The Presence of Carya (Hickory) Pollen in St. Catherines Island Sediments (USA), and Its Significance in Paleoenvironmental Reconstructions

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Southeastern Geology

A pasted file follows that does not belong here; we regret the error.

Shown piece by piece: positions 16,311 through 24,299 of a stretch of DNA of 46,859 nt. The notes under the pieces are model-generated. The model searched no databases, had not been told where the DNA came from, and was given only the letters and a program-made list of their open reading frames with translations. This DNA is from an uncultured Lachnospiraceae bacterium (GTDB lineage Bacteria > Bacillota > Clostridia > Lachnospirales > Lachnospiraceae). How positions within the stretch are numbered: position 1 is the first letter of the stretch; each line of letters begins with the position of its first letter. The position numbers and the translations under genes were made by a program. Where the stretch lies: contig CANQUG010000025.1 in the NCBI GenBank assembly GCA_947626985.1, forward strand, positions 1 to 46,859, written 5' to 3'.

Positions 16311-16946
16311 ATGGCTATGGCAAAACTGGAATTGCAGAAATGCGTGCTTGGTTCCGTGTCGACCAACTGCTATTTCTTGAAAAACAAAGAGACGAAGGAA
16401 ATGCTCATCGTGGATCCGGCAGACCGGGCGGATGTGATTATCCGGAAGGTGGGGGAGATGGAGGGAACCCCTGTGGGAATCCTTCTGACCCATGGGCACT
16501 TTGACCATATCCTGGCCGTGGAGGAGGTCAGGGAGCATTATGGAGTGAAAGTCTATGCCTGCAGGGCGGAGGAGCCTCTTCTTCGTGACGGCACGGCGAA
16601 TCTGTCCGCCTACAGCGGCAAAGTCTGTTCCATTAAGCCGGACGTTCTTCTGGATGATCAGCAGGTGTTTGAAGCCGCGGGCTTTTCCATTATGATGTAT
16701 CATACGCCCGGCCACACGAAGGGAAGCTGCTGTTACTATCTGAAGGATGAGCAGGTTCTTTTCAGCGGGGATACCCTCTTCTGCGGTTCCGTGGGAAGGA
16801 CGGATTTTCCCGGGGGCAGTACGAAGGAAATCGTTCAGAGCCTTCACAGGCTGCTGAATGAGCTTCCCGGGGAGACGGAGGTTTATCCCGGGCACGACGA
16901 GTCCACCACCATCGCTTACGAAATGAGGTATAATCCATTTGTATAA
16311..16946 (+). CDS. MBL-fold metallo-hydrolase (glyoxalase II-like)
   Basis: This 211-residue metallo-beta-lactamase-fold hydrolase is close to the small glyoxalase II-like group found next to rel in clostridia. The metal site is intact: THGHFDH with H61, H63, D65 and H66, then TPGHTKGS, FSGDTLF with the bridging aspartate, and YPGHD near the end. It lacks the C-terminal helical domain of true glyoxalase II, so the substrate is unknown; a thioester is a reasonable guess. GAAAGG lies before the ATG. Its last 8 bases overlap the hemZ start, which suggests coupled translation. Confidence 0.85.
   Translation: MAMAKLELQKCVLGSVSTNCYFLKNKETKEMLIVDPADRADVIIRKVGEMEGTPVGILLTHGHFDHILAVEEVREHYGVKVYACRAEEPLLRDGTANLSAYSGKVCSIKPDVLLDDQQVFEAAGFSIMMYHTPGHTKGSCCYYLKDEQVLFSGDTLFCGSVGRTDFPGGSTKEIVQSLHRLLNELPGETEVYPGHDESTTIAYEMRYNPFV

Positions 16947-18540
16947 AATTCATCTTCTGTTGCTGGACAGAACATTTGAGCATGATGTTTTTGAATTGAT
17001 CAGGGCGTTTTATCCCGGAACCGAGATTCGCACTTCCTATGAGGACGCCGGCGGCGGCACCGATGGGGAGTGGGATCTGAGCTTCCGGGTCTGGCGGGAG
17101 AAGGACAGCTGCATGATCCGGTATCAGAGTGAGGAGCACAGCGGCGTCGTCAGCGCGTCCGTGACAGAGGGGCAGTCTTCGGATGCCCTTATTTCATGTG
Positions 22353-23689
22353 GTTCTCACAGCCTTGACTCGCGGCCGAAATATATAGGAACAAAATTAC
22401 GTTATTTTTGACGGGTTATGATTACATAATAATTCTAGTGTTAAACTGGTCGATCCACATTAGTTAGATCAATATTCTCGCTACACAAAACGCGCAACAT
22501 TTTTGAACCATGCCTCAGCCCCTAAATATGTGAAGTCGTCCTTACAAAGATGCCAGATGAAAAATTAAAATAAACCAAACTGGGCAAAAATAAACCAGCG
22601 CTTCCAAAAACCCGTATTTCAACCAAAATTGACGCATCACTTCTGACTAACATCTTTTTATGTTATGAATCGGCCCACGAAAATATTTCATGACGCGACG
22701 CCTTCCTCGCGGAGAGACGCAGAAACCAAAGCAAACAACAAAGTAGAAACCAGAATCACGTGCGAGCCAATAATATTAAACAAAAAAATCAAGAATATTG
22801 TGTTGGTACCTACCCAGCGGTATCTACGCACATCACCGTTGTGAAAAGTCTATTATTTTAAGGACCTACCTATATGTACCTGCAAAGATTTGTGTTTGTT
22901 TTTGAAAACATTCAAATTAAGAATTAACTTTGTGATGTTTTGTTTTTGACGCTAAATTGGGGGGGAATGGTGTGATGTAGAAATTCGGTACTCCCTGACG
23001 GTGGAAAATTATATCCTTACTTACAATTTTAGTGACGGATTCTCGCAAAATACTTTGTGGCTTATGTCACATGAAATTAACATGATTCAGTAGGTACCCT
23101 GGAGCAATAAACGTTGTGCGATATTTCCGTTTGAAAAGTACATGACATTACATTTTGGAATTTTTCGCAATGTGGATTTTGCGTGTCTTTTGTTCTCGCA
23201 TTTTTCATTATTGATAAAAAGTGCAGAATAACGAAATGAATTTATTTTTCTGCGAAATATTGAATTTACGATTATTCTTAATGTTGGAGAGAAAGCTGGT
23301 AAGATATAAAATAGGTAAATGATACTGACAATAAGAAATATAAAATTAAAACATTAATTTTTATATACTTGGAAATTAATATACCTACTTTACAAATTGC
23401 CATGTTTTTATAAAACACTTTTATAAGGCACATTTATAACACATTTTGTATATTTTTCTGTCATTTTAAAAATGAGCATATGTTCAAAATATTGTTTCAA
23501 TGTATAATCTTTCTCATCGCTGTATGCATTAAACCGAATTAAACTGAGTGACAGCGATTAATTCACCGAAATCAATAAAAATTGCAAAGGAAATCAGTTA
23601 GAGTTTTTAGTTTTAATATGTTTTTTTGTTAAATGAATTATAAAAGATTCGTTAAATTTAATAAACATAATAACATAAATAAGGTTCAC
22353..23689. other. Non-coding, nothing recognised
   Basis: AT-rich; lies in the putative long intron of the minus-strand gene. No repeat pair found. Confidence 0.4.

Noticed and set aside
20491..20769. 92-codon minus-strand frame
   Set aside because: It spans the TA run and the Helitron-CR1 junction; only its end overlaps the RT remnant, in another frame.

Strata from St. Catherines Island, Georgia, have been investigated for their palynological (pollen and spore) contents for a number of years; the paleoenvironmental interpretations drawn from the studies of fossil palynomorphs constitute a significant aspect of efforts being made to reconstruct ancient depositional environments on the island. The current effort is aimed at the analysis of Carya (hickory/pecan) as it relates to the development of coastal environments during the Last Glacial Maximum, which includes at least the last 23, 000 years of Earth history. Most fossil Carya probably represent one or another species of what is commonly known as hickory, as opposed to pecan. Carya has been an important component of the upland vegetation of St. Catherines Island for thousands of years, and it is clear that it has been present in upland forests of the Lower Coastal Plain for a very long time. Its presence certainly precedes the Last Glacial Maximum, a fact illustrated by fossil Carya pollen recov-ered from bluffs along the Florida bank of the St. Marys River, that date to 25, 000 to - 37, 395 years before present. Additionally, Carya has been shown to be an important component of Native American diets on the island, so its presence has affected many different aspects of island ecology.